I could have made a moulage and then drafted the pattern by hand, or I could have dusted off pattern-making software (Wild Ginger PatternMaster Boutique) or I might have tried out BootStrap Fashion’s online pattern-making app. But, I went in a different direction and chose to grade the vintage sewing pattern down from a size 16 to a 12. [To be honest, I had seen a class on pattern grading at craftsy, and I wanted a reason to watch it!] I give a hearty thumbs up to Kathleen Cheetham’s CREATE ANY SIZE Pattern Grading for Sewers. There wouldn’t be any major fit alterations, so for this reason, grading down was the fastest way to go.

In a nutshell, grading a pattern is a matter of adjusting lengths and girths without compromising the design. The very first conundrum I faced was the French dart on the bodice. At first I just drew a vertical line under the armhole, but that didn’t look quite right to  me.

The vertical line under the arm cuts through the French dart.

The vertical line under the arm cuts through the French dart.

It didn’t look like it would work too well, so I folded out the dart and drew a line to follow the side seam:

After folding out the dart, I re-drew the vertical line beneath the armhole.

After folding out the dart, I re-drew the vertical line beneath the armhole.

Following the class instructions, I went on to grade down the sleeve and skirt, as well. It can be very tempting to make fit adjustments during the grading process, but Kathleen says to complete the grading first, THEN proceed with fit adjustments. I am glad I followed her instructions because I almost graded the skirt down one size and the bodice down 2 sizes.  If I had done that, the darts on the back of the bodice would not have matched the darts on the skirt. I would have been very annoyed with myself!

First Muslin fitting of S6631

Muslin fitting with the bride – image is altered to show the muslin as clearly as possible.


Back view – image is altered to show the muslin as clearly as possible.

The skirt fit fine, so I can use it again when I sew up the next bodice. At this point (just like every other point in the process) I could proceed more than one way. I could have unpicked the side seams and dart, and pinned out a new dart to fit. But I want to redraft the bodice. I will go back to the size 16 pattern piece and do a small bust adjustment to bring it down to an A cup, and lower the bust point. Then I will grade it down again. The sleeve was just a hot mess. There was a whole lot of ease in the sleeve cap, so I removed most of it – but it still had too many puckers and didn’t hang nicely. I’ll fix that up, and I am thinking about adding a gusset to the underarm, too. People need to dance and move their arms freely.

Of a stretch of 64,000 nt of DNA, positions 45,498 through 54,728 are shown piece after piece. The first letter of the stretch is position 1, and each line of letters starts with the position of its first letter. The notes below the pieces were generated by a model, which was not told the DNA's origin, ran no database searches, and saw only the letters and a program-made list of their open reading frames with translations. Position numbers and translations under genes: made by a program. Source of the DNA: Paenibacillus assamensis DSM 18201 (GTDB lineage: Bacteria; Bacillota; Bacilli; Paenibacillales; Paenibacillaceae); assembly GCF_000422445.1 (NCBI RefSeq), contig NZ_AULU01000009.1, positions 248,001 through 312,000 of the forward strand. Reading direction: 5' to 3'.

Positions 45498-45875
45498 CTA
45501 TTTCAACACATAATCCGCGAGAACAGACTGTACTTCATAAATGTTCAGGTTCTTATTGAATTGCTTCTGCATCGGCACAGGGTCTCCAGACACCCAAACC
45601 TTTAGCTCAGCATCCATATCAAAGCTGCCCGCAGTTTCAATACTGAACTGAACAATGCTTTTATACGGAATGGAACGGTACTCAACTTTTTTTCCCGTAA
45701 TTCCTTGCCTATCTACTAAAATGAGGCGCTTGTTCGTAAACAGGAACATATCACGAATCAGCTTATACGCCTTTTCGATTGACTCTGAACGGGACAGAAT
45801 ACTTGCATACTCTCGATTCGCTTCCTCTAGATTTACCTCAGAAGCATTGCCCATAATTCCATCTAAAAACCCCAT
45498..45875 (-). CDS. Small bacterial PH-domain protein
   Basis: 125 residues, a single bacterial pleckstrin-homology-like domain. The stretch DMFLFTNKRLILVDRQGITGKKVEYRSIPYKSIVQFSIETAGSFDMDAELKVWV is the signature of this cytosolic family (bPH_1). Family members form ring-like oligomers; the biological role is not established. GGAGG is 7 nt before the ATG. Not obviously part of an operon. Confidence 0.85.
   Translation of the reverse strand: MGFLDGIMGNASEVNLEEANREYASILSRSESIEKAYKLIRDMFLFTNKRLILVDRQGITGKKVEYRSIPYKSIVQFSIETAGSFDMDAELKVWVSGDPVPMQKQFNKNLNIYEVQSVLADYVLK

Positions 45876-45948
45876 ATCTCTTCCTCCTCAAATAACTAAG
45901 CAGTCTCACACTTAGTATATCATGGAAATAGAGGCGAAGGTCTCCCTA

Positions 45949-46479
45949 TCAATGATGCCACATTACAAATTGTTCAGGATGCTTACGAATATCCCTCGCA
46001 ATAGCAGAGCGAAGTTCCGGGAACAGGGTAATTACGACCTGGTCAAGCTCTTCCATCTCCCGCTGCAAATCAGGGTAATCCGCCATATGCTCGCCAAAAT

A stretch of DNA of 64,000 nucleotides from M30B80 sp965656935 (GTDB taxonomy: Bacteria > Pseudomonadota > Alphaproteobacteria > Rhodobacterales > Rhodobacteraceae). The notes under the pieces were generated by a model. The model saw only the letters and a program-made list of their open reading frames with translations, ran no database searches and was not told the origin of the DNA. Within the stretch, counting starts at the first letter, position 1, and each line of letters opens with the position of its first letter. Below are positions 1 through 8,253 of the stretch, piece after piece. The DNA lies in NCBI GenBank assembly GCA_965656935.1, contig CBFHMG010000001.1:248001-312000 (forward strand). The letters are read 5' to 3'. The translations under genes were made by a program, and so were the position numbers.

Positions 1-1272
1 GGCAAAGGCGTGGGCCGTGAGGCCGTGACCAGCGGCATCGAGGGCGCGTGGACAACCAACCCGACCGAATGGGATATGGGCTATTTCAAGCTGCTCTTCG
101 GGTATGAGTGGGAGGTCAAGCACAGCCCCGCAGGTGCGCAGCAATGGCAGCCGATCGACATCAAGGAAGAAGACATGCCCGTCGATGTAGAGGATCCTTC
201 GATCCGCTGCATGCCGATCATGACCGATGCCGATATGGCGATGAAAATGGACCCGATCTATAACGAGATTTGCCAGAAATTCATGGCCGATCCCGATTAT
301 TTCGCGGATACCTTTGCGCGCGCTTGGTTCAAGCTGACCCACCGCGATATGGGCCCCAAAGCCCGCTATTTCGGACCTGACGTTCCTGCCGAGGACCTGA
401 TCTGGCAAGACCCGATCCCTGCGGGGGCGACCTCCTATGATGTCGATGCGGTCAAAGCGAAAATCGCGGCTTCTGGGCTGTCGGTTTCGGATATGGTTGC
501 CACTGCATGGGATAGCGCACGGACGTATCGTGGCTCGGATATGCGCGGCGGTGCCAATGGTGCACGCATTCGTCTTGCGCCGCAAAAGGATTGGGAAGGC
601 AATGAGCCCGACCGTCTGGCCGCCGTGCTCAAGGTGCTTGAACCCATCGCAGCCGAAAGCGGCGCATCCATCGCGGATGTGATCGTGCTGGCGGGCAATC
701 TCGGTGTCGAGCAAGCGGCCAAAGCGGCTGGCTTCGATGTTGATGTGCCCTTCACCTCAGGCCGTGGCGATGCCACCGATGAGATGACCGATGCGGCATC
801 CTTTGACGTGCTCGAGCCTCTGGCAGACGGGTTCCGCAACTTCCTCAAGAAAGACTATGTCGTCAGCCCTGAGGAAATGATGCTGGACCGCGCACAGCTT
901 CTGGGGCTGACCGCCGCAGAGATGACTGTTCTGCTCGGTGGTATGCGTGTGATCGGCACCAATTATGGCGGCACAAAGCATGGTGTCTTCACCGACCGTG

Pretty beautiful, huh? I have to say, I really like beauty. For myself, lately I am dressing mostly for warmth and comfort, so it is quite grand to work on this special project. Oh, and I ended up not buying the boho fabric mentioned in my last post – it was out of stock and I didn’t feel like waiting, so I cancelled the order. That is the hard thing about buying fabric online. There is no instant gratification and I have lost interest in stashing fabric. If I can’t sew it immediately, I skip it. The closer I get to retirement, the more it feels wasteful to buy things without purpose.

Speaking of retirement and big life changes, it is on my mind. I had always thought I would work well beyond full retirement age, partly for the money [both my husband and I went through divorces from our first marriages, provided educations for our children, and didn’t pile up mountains of money for retirement] and partly because I just always felt youthful, energetic and somehow not ready. But lately, I have another nagging thought that I may regret working that long. I could look back one day and wish I had retired earlier – you can’t go back and do it again. I know I have also written about wanting to be a dressmaker, but you know what? At this moment I have ZERO mojo for building a business. I don’t feel like marketing myself. Thankfully, I have plenty of mojo for creating.

So, that’s what I am thinking about these days and I am curious whether you think about these things, too. If I had to guess, I think most of you reading here are about my age and have many of my interests.

Have a great day –